A Program That Has Enabled Improved Mental Health Turns 50
Emotions Anonymous. Have you heard of it? If you're like most people, probably not. While you might be familiar with Alcoholics Anonymous and Al-Anon, EA is not nearly as well known. There's not great reason for this. EA is one of over two dozen Anonymous programs whose twelve step methods are rooted in AA.
Before the pandemic, EA had around 300 groups in the U.S. who were meeting on a regular basis, compared to thousands of AA meetings. But the pandemic changed the dynamics of the support group world. Whereas groups primarily met in person before March 2020, most Anonymous groups moved their in-person meetings online. At the same time, a new constituency of members have joined support groups. Now, groups are figuring out how to move forward in a new hybrid world. Many are hosting meetings in person, while conferencing people in, in an attempt to maintain members who joined during the pandemic.
EA was founded in 1971, a spin out of Neurotics Anonymous. The organization is based in Minnesota. It has a staff of four hard working, part time employees and a board of trustees of seven. The EA "Big Book" which contains the steps, traditions, just for today slogans and more, was published seven years after the organization's founding, in 1978. In 1987, the organization put out the Today book which is a daily reader that contains inspiration and insights for every day of the year. Since then, workbooks and pamphlets have been published to supplement and modernize the comprehensive offering that EA has to provide.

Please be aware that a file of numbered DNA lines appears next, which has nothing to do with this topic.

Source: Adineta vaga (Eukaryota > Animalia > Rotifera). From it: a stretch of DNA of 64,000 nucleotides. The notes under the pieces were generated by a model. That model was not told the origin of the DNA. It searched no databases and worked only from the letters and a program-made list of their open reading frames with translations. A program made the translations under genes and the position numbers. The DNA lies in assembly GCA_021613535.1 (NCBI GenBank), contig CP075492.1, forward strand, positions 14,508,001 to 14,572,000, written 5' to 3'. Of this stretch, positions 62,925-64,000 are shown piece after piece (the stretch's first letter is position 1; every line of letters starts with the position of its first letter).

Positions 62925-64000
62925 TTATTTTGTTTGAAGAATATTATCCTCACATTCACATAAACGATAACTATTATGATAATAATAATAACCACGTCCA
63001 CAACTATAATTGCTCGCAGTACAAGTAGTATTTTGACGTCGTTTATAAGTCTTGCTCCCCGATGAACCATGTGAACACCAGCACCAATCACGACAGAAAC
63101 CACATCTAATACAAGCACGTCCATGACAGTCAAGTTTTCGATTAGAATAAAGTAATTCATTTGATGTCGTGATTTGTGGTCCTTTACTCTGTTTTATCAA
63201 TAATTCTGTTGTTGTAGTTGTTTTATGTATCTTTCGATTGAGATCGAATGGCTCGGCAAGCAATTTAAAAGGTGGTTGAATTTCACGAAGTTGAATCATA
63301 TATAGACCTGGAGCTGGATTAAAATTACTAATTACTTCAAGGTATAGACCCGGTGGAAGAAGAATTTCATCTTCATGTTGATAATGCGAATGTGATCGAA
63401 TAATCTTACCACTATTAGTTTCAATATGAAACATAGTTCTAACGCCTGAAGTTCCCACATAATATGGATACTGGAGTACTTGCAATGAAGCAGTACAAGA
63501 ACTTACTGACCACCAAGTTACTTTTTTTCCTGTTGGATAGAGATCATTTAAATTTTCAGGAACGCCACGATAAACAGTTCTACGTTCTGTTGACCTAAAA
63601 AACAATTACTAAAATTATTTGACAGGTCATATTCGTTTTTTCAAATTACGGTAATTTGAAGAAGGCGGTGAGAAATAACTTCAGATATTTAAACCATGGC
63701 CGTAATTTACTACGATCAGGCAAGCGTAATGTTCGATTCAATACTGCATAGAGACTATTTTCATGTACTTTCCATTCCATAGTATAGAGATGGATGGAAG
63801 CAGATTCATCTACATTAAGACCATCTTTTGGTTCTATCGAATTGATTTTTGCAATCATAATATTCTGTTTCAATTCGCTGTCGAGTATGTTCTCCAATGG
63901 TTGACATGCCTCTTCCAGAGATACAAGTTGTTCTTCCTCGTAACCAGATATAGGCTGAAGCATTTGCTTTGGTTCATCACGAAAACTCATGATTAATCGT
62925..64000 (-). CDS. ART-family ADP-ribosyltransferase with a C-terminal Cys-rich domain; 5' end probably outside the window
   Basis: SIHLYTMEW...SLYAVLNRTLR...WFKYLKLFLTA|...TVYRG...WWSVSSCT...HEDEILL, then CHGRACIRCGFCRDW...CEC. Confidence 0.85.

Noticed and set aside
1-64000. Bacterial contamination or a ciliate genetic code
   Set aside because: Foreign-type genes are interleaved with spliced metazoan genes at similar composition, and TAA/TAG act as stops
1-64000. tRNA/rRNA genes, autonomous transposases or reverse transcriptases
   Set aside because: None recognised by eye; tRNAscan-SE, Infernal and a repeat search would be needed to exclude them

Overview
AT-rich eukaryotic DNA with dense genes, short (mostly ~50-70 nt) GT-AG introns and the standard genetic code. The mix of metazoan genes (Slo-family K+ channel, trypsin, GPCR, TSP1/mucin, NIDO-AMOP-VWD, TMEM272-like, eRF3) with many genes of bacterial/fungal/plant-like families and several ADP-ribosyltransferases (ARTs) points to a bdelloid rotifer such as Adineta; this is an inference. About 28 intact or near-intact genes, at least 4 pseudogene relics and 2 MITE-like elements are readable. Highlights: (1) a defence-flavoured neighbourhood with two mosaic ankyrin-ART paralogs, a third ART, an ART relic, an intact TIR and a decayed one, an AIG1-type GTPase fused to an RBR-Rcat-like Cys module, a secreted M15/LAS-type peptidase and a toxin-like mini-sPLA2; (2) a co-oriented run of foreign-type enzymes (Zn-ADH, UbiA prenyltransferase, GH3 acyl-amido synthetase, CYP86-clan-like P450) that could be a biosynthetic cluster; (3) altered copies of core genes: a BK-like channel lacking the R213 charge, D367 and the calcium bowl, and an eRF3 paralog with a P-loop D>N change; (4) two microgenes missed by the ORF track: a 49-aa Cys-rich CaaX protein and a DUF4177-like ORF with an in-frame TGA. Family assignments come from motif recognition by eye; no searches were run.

If you feel your emotions strongly, regularly, it is worth looking further into Emotions Anonymous to see if it is the right program for you. You have nothing to lose by attending a couple of meetings. In EA, you will learn that life is beautiful and that it is meant to be enjoyed one day at a time. You may learn to lay down your ego and be more accepting of others. Life's biggest problems will be put into their proper perspective.